Gunay was visiting the area to examine the excavation works, and the presenting occasion took place at Hatay Archaeology Museum. The excavation works are being conducted under Toronto University Archaeology professor Timothy Harrison.
The excavations have been ongoing since 2004 at the Tell Tayinat Tumulus, said Gunay, who also thanked the excavation team for uncovering such a priceless piece. Noting that in June the team also found a number of other very valuable Anatolian figures; Gunay said this new discovery was exclusive. "This sculpture is different. It is 1.5 meters long and it weighs 1.5 tons. It is a figure with a beard and long hair, and it seems to be holding a weapon. This shows that the society in these lands that it came from was a warrior one."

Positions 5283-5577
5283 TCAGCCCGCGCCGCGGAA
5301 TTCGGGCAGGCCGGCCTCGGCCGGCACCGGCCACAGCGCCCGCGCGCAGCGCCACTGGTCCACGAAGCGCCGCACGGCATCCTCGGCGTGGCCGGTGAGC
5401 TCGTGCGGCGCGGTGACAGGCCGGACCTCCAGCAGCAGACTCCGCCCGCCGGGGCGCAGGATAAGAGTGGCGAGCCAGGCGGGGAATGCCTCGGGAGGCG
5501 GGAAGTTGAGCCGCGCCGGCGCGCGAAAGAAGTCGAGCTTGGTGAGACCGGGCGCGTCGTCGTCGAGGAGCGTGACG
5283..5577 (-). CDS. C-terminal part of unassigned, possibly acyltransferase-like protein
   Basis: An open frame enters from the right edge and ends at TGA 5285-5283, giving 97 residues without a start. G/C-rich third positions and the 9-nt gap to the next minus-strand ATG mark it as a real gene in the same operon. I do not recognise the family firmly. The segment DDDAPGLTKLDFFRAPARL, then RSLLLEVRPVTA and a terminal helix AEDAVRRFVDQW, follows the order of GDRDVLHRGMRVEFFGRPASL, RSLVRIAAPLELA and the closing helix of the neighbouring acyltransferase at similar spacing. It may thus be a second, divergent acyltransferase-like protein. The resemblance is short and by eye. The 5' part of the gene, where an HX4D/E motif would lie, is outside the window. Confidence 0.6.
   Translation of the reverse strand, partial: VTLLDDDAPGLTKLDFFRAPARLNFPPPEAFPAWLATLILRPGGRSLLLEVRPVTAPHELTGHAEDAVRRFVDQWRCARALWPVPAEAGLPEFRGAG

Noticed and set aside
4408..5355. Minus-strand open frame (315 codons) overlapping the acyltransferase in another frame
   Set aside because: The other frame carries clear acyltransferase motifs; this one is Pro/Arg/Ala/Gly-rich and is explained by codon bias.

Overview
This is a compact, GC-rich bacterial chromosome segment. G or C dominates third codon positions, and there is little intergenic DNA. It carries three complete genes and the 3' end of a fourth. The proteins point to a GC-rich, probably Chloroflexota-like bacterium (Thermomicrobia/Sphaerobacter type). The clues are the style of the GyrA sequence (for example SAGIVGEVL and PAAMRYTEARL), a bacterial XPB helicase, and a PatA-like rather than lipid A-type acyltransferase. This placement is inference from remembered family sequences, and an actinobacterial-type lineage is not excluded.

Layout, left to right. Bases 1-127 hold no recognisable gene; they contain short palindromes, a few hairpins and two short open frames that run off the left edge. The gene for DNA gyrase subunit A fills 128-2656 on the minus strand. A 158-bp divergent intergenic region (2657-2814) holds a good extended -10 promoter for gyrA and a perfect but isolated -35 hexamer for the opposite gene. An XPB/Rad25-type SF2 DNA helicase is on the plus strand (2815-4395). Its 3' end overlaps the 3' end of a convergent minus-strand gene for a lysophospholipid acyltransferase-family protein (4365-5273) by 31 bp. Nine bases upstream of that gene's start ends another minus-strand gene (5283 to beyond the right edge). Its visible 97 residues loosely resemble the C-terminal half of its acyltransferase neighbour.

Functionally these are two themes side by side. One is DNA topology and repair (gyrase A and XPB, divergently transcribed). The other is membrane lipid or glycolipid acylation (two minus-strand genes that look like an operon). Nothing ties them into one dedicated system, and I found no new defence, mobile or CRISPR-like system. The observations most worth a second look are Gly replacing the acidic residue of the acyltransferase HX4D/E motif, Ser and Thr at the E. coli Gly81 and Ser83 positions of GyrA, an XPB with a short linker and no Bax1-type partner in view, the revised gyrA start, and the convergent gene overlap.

Noting that these sculptures revealed life before Christ, Gunay said the founding also shed light on the early Hittite era in Turkey. "This discovery reveals the Anatolian life in Turkey. This find is not Roman or Greek," he said. The sculpture shows motifs similar to other Anatolian figures, but it is very different from other discoveries uncovered so far, said Gunay. Although it is made of basalt stone, the eyes of the sculpture are artificial.
The rest of the sculpture has not been found, indicating that it may well have been damaged. However, the upper part is in very good condition, said Gunay, who added that he had never seen such a big sculpture anywhere else in the world.
The sculpture has been sent to the Hatay Archeology Museum, where it will be restored by a professional team. The excavation team at Tell Tayinat comes from all over the world, including Canada, Turkey, and the United States.
During Gunay's visit, excavation president Harrison showed the sculpture to the press. Harrison also showed that there is writing that says "Suppiluliuma" at the back of the sculpture.